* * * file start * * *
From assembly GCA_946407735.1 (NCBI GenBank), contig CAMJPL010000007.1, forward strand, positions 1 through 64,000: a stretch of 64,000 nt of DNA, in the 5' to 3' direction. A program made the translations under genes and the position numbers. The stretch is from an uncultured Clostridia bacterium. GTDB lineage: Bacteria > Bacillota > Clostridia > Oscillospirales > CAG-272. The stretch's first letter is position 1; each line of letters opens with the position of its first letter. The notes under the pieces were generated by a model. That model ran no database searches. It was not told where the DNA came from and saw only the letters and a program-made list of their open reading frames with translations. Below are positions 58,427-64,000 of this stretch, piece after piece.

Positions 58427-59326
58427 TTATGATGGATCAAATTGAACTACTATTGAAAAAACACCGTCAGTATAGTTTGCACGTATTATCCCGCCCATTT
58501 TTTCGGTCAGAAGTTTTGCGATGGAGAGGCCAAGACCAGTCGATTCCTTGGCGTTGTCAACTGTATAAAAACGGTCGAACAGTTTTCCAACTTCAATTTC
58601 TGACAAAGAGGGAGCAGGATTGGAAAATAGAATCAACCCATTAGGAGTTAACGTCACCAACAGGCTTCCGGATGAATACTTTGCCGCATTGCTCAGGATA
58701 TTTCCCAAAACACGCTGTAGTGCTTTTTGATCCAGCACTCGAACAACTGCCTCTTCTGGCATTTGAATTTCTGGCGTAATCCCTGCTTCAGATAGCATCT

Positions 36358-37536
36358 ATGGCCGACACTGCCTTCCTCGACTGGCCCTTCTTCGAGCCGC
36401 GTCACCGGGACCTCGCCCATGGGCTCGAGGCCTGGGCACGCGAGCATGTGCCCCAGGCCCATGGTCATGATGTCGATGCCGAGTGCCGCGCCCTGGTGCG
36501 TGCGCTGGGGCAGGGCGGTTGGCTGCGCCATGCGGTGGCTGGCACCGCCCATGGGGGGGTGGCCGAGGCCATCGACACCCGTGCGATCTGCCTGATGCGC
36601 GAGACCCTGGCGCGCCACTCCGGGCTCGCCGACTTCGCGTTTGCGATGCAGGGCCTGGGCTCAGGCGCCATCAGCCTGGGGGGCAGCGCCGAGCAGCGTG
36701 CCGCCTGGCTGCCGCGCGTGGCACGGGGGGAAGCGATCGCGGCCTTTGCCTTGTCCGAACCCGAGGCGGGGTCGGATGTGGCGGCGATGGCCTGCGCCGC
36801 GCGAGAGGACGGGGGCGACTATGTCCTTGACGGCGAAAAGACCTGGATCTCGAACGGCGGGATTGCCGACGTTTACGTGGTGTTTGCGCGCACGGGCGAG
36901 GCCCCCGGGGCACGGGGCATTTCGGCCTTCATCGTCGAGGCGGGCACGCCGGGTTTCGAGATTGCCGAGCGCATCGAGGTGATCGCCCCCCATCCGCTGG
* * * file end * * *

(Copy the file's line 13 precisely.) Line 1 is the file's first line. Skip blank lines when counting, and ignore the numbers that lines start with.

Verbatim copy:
36801 GCGAGAGGACGGGGGCGACTATGTCCTTGACGGCGAAAAGACCTGGATCTCGAACGGCGGGATTGCCGACGTTTACGTGGTGTTTGCGCGCACGGGCGAG